A Year Of Growth : Loc Journey 2017

A year ago when I started growing my hair out, I didn’t realize the cultural significance it would play in my life. As you know 2016 was quite the year for most people. A significant change occurred that at first, I saw as God playing a cruel joke on me.  I got a separation from my wife of almost five years, moved into a place where I didn’t know my roommates, took on a new relationship style that I wasn’t sure would work, had my car keyed by a woman who I’m assuming is named “Vickey Fletcher” and our great nation elected a person for a political position with zero experience. So you could say things were looking quite interesting.

Around this time last year, I made the decision to just let my hair grow and to see what happens. Didn’t know what would come of it but I’ve tried growing my hair out before and was pressured by people around me to cut it back to its normal look. Traditionally I would rock the low fade because it was easy to manage. It’s not that I didn’t like the low fade, but I had been rocking it for years. I needed something to show how I wasn’t the same person I used to be anymore. Because to be honest, I wasn’t the same person. My outlook on life had totally changed. No longer was the wool pulled over my eyes. There was an awakening that was happening and I needed to express this cultural experience in a new way.

After doing some research and looking into the truth and my beliefs, I came across an old friend of mine. Bob Marley. His music continues to free me from my troubles and puts me in a trance of understanding and happiness. I began to YouTube Bob and check out some of his interviews. Within that research, I stumbled upon the Rastafarian religion. The process of letting go and allowing your body to be in a natural state hooked me. I learned in the dreadlock community, this was known as Freeform Locs. I was ready to start my journey.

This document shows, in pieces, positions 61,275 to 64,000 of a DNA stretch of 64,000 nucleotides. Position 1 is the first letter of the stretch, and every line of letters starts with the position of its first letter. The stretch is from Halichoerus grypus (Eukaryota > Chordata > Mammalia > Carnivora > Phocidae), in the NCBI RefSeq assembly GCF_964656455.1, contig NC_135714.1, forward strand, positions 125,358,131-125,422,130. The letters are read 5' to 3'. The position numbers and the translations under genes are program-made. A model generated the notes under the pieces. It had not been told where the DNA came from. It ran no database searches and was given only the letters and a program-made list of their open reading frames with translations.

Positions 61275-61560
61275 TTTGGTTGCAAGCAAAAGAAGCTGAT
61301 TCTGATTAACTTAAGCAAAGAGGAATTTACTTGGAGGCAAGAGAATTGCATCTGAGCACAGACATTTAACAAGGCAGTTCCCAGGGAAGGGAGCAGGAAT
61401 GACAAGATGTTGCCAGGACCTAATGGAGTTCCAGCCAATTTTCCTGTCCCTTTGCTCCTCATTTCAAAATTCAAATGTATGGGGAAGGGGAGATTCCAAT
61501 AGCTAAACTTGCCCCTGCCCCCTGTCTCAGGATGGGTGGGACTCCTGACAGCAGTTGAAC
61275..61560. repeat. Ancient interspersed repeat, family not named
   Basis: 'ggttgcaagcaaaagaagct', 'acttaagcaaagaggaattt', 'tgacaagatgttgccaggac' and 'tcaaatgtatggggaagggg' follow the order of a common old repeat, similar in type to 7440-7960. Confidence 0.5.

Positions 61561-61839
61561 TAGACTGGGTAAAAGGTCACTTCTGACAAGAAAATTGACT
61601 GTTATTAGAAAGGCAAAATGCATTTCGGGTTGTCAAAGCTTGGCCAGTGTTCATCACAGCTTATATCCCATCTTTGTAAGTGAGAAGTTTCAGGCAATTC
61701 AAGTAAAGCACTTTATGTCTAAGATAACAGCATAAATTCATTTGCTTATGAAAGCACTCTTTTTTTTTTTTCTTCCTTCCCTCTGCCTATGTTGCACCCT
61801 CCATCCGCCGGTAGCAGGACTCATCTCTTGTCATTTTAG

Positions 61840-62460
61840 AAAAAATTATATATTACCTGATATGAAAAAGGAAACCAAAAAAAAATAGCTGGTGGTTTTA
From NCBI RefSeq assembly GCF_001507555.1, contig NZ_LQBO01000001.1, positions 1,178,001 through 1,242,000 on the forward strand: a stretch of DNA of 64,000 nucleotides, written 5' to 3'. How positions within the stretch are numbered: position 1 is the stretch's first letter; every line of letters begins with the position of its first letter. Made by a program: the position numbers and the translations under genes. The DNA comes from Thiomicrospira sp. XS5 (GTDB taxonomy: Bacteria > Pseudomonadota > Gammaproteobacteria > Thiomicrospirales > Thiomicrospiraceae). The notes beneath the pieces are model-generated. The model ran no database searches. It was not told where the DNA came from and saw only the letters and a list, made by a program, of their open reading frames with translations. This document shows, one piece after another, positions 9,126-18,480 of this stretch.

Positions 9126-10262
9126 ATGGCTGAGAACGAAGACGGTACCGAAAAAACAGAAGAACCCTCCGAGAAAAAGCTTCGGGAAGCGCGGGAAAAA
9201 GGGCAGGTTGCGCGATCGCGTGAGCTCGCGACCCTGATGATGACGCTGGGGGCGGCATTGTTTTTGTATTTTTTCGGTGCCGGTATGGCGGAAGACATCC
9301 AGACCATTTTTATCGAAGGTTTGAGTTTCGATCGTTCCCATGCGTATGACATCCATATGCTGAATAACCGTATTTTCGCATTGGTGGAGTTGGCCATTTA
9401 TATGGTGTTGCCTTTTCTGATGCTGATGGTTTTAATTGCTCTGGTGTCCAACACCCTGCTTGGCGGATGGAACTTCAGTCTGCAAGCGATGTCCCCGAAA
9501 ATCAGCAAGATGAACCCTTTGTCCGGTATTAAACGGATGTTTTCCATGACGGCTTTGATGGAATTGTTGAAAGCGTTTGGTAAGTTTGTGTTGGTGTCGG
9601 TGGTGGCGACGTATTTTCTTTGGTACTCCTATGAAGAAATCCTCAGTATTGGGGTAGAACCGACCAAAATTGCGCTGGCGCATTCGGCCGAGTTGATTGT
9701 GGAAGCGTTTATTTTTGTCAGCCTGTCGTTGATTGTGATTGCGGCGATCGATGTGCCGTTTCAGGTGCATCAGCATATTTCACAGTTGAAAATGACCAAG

As I decided to join this community, I noticed that I took baby steps in my transformation. I went with what I felt most comfortable with. At a certain length, I stopped combing my hair and started using a curl sponge to style it. The hardest part of growing my hair out was silencing some of the voices of my past. The voices would say, “men don’t have long hair” “cut that nappy stuff” “you look homeless” “act like you got some sense and cut your hair”. Those voices still pop up every once in a while but usually, I’m able to silence them because of my unwavering confidence in who I am.

So far, overcoming that has been the most difficult part about freeforming. Feeling comfortable and confident in your body is something that men and women struggle with. My biggest fear was coming off as unprofessional. That’s when I realized that professionalism isn’t necessarily determined by what you look like, but how you come off to others. Sure, a therapist with freeform locs may confuse you if you’re not used to it, but once I start talking to people they realize that I’m a professional and I have the experience needed to carry out the job. It’s about the confidence, not the style of your hair.

With that, I will end by saying this past year has had it’s highs and lows just like any other year. 2017 isn’t over but I have no regrets about my life. Everything that happened this year was meant to happen for a reason. The universe has placed wonderful people around me, even if they appear has foes and adversaries. You can learn from anyone. Even an unqualified politician. Be confident in who you are and move forward throughout your journey in life. Metta. 🖤

One thought on “A Year Of Growth : Loc Journey 2017

  1. That is awesome! Yes, I understand it is a struggle to leave behind the negativity associated with men having long hair. My husband tried locs once, and while it wasn’t the style for him, his curly hair is still long in it’s natural state. Also, my 7 year old son had locs for 2 years, which I installed myself on both of them. I love it!

    Liked by 1 person

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